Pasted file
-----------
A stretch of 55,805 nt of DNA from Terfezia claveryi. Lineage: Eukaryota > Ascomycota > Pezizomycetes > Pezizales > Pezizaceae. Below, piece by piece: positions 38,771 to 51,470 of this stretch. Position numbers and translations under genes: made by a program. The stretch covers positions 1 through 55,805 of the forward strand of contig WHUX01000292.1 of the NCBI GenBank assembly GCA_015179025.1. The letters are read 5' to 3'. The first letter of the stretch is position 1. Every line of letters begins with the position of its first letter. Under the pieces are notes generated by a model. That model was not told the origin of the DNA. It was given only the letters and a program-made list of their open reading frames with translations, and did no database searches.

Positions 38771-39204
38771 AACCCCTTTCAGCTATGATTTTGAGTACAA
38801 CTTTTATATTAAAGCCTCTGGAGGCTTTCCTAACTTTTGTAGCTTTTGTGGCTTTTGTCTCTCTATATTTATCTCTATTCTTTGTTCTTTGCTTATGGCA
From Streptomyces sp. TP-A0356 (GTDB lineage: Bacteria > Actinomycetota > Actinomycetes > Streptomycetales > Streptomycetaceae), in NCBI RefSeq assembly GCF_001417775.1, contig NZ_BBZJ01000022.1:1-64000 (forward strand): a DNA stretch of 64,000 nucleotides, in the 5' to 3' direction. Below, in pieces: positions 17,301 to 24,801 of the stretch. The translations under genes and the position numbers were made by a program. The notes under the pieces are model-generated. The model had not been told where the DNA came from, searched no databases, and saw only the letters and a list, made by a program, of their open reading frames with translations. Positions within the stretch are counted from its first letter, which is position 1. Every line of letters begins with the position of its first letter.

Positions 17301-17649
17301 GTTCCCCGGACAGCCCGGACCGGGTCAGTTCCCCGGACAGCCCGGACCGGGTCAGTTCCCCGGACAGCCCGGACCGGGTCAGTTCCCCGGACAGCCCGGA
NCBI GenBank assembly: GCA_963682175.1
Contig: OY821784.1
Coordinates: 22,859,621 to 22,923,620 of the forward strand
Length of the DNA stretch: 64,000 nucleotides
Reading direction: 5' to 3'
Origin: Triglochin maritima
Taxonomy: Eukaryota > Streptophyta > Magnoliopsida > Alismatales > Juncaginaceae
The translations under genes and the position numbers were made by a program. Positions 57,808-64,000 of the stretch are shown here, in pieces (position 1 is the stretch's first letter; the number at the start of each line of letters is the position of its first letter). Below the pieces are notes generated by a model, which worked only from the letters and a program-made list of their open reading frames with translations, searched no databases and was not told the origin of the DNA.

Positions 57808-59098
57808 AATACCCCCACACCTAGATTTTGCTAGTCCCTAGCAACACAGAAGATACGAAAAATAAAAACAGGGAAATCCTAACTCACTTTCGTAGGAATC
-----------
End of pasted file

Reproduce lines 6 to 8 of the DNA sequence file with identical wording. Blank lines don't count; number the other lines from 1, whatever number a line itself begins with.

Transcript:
Positions 17301-17649
17301 GTTCCCCGGACAGCCCGGACCGGGTCAGTTCCCCGGACAGCCCGGACCGGGTCAGTTCCCCGGACAGCCCGGACCGGGTCAGTTCCCCGGACAGCCCGGA
NCBI GenBank assembly: GCA_963682175.1